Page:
Reporting on Holly Holm’s memory lapse, the editors for yahoo.com seem to have forgotten that rapper Jay Z removed the hyphen from his name back in 2013:
Although this writer for Yahoo! Style claims “we’ve all read the history books,” I don’t think she learned a lot:
I’m not referring to her inability to pound out the word battlefield. Or her insistence on using a hyphen after an adverb ending in -LY. I’m referring to her mention of the Royal Ordinance Factory, which would be a place where statutes, regulations, or orders are manufactured.
It’s too bad there’s no ordinance prohibiting the incorrect use of words in a public place. This gal would be arrested and sent up the river because anyone who “read the history books” knows that military material, including weapons and ammunition, is ordnance.
Oh, lordie. Will the management at Yahoo! Style ever hire writers and editors who know actual English words? Let’s skip on over the repeated words, ignore the wiling (because even thought it’s a real word, it makes no sense in this context), and focus on the expression to shill out:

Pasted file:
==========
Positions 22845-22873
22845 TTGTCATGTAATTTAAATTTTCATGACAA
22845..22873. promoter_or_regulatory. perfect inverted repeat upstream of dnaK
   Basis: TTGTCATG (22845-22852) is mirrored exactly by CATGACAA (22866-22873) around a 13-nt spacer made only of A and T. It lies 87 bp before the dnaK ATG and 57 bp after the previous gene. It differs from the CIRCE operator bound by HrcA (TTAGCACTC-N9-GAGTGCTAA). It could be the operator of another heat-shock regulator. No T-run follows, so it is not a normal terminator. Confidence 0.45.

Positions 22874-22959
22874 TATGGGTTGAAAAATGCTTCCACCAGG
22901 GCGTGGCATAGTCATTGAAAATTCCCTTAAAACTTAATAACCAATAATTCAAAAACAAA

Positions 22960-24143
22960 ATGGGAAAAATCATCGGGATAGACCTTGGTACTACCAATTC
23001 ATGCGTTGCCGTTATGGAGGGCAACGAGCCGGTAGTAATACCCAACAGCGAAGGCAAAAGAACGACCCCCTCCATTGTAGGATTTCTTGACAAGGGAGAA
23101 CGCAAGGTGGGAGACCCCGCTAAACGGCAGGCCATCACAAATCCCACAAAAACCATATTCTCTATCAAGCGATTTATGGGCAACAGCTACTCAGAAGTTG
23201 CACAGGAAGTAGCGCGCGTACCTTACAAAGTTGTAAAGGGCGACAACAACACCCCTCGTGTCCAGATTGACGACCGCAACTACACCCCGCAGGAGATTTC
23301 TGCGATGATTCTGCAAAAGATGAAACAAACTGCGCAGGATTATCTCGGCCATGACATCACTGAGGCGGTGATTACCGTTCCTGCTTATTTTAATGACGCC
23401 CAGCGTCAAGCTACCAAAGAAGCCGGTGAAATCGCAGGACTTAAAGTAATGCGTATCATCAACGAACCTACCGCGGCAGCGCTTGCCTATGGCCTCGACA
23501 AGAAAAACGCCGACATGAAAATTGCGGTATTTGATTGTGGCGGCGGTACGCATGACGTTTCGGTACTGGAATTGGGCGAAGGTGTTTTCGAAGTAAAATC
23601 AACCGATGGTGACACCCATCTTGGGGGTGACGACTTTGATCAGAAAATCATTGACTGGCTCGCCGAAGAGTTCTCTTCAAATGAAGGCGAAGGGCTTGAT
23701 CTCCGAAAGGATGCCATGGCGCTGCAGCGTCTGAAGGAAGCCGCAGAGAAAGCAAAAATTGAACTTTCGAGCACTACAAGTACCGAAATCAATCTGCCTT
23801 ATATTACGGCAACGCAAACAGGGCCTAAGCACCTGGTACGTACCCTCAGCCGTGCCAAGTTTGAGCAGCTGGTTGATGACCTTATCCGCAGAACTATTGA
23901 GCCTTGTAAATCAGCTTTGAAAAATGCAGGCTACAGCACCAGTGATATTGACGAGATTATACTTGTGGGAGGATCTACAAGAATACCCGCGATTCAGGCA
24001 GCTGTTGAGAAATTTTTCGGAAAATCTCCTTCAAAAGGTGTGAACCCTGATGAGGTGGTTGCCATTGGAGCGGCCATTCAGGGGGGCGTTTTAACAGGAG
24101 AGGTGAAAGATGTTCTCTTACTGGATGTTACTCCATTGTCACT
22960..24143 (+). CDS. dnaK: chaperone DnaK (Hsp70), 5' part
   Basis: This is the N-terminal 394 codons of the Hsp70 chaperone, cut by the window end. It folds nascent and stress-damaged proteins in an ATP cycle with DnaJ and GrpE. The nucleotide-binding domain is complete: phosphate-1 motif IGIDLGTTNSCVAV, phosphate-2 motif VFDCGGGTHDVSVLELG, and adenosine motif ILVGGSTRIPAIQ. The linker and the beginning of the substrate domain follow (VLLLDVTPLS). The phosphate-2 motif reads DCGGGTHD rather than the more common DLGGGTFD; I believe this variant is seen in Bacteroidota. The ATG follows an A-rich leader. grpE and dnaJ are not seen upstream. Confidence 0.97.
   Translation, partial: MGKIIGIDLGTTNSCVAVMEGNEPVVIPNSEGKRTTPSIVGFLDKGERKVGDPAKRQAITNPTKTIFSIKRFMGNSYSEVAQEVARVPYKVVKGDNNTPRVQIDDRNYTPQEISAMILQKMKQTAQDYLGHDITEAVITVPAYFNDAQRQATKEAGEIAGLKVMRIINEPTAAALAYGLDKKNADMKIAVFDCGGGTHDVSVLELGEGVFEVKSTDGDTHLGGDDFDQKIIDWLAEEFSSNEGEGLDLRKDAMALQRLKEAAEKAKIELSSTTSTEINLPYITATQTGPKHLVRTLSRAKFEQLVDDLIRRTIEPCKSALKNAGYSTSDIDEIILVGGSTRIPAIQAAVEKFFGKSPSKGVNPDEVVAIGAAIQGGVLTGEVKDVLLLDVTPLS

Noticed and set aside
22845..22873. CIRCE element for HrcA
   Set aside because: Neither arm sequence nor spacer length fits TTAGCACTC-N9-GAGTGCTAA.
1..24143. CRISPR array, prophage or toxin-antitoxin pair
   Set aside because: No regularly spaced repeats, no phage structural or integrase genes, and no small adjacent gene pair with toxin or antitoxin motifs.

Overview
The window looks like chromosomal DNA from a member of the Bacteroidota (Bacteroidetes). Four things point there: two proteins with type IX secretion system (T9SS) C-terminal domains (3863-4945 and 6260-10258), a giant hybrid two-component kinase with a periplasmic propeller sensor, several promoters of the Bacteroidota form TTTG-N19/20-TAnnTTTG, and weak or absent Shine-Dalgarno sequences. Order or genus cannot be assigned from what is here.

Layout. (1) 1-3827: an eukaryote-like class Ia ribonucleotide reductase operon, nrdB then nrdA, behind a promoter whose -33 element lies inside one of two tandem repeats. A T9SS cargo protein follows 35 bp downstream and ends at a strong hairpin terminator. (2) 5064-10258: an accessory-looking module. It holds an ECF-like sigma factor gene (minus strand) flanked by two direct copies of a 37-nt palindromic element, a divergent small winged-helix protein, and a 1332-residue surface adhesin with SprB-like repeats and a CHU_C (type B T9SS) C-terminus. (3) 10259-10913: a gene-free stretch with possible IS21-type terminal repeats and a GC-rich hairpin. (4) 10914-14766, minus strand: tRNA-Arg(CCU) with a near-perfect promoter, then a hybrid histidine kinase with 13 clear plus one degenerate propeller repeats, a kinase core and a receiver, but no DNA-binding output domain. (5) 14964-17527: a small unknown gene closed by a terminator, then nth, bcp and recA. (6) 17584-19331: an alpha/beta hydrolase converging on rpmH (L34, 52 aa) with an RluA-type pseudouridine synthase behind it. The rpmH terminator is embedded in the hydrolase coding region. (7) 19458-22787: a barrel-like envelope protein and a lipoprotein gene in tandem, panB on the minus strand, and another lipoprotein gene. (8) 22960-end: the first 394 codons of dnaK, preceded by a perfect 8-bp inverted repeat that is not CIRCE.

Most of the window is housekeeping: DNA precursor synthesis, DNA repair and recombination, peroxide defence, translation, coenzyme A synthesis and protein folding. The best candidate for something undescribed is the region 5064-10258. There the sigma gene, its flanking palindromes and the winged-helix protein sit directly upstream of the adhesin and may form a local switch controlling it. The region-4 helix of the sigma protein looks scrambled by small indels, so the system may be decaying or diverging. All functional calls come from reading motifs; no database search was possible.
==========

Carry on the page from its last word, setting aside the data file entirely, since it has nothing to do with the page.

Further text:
This writer, who happens to hold the title of “news editor,” clearly has no idea what shill means. And she has no idea that a person who spends money is shelling it out, not shilling it.
This is truly a sad, sad statement about the state of journalism today. Or maybe just about the state of “journalism” at Yahoo!.
There’s Forrest Gump and Forrest Tucker. And a lot of other people named Forrest. So which one was Yahoo! Makers referring to?
I find it hard to believe that a professional writer cannot spell a word that appeared on every second-grade spelling list. Nor can I believe that Yahoo! writers don’t have access to a simple spell-checker or a competent proofreader or editor. This misspelling of forest is actually quite disgraceful.
I imagine that the writer for Yahoo! Style didn’t study French in high school. If she had, she wouldn’t have misplaced the acute accent in soirée:
Yahoo! staffers just shouldn’t bother with accent marks. They get them wrong more often than right. Funny thing: The American Heritage Dictionary prefers soiree over the accented spelling. So, if you’re unwilling to refer to a dictionary (like the writers and editors at Yahoo!), skip those funny marks over the vowels and decrease your chance of making an error.